We, as ABA professionals, need to remember that parents are human beings, too. We know that everyone is different. People have different perspectives, different values, different priorities, different stressors and barriers in life, different backgrounds, and different experiences. The ABA professional should be compassionate and considerate of things factors when working with parents of clients with autism spectrum disorder.
ABA parent training may be influenced by many factors. One of the many factors that can impact the sessions and the outcomes in ABA parent training services can be looked at as factors related to the parent as an individual or the personal factors of the parent.
Parents may have expectations of ABA and of ABA parent training that they have created based upon previous experiences, information given to them by others about ABA (whether this information is correct or not may or may not matter in a parents conceptualization of the service), or based upon information that you as the service provider have given them (or not given them). They may also have created perceptions and expectations of the service based upon things they have observed in their child’s ABA session with you, with the behavior technician, or with a previous service provider.
Parents may also relate ABA services with other services and may not be clear on the differences between the service that you are providing compared to other services, such as case management, mental/behavioral health therapy or counseling, speech therapy, psychological services, or social work. This can be a reason why it would be helpful to define what ABA means and what ABA parent training looks like with you. You can learn about defining ABA parent training here.
All clinical service providers have their own style but there should be an overarching description that you have for helping parents to understand the service. For instance, you can identify where thoughts and emotions play a role in your service and when it is appropriate to consider referral to another type of service for these things. In ABA, we can consider thoughts and emotions as they are private events and may be beneficial to look at particularly with verbal clients or those working on values-based work or things like perspective taking and theory of mind. However, as the service provider, you should have a clear understanding of when someone like a counselor or psychologist is recommended.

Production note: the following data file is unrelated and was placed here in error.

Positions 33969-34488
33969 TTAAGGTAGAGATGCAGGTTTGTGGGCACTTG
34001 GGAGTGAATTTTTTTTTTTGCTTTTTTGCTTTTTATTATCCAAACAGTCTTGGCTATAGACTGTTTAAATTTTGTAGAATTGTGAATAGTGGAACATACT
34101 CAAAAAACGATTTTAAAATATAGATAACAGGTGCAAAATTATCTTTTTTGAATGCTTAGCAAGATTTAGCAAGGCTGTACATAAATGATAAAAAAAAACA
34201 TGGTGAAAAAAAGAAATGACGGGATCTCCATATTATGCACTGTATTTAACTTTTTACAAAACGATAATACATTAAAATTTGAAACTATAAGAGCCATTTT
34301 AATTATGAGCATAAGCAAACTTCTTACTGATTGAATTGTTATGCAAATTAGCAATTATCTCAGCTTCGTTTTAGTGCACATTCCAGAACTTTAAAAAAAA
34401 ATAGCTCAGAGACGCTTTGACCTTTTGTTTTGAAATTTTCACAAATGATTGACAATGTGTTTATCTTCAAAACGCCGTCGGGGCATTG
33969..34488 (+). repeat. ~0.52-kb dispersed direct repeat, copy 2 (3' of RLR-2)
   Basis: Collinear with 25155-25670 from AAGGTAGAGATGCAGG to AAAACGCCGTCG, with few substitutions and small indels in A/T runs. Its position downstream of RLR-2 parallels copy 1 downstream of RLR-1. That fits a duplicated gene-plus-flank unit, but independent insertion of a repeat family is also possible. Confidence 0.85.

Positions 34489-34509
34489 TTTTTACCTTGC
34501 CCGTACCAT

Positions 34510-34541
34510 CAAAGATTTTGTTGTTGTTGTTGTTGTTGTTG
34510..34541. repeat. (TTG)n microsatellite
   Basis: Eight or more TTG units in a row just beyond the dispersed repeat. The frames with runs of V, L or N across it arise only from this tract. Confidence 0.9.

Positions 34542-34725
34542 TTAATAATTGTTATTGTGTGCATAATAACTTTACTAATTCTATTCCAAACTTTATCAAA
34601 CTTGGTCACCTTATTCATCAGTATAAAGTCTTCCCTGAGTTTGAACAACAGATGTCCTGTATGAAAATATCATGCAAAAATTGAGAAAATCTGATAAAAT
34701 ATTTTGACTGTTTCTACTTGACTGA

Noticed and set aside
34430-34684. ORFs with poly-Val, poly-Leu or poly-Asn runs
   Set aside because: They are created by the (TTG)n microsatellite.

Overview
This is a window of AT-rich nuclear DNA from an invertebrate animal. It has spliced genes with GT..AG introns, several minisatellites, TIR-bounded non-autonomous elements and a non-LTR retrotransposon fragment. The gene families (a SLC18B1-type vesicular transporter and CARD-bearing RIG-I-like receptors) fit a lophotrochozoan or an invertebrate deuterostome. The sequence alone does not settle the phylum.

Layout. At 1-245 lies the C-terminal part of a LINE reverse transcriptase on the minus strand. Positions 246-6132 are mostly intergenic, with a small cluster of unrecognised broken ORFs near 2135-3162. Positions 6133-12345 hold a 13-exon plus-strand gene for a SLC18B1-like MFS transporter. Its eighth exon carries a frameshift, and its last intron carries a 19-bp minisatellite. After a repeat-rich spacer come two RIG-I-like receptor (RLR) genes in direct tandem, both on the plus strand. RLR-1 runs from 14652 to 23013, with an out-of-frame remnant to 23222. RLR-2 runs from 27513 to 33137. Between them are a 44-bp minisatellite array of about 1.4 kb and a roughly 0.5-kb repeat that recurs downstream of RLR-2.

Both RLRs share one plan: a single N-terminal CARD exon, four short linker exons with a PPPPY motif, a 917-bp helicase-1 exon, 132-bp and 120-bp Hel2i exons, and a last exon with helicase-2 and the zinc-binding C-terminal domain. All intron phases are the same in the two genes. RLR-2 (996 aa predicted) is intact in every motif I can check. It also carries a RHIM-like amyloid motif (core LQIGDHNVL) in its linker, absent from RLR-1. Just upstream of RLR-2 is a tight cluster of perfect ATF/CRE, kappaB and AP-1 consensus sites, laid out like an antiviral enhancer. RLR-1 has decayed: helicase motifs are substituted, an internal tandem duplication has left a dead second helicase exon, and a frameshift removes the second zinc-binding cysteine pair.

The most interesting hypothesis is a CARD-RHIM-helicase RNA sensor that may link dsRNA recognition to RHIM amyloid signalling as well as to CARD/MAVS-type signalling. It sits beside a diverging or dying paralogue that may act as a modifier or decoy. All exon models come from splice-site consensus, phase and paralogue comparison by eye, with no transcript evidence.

You may also encounter differences between you and the parents you work with regarding views on their child’s behavior. As an ABA professional, you may automatically consider behavior as being reinforced by one of the four functions of behavior. On the other hand, a parent may look at their child’s behavior in less objective ways. They may think the child had a “bad day” or they may think the child is trying to make them or a peer mad. There are many ways of viewing a child’s behavior that could arise. It is important to gently explain your perspective from an ABA point of view on the child’s behavior while also showing empathetic responding to the parent.
Parents may also have a view that the ABA services are meant to “fix” their child or at least help their child as a stand-alone treatment. However, it is recommended that the ABA professional explain the role of the parent, as well. It is known that if a parent actively participates in the child’s ABA services and if they help the child to generalize skills learned in their ABA sessions as well as to implement effective strategies in the context of the home and community settings, the child is more likely to have positive outcomes for skill acquisition and behavioral development. However, the involvement of the parent may vary in intensity based upon the service model of the ABA professional and the organization they work for.
Communication style and learning differences in parents may also impact ABA parent training. We must take into consideration the parents preferred communication methods and learning style as well as their skill set and ability to complete various assigned activities. For instance, if we offer reading material or recommend a book to a parent who has reading challenges or trouble with their vision, we are not being as helpful to the parent as we could be if we were to go over the material with them or recommend an audio version of the text. Additionally, some parents will be more apt than others to actively participate in the treatment session while others may feel uncomfortable trying things out in front of you. Finding an appropriate balance between your clinical recommendations and a parents skills and preferences is likely to lead to the most optimal outcome for the treatment.
Considering the personal factors of the parent in ABA parent training is important to providing quality ABA parent training. This article mentioned just some of the personal factors that may arise with the parents that you work with. There are many other factors to consider, as well. Being mindful of these things is an essential component of ABA parent training.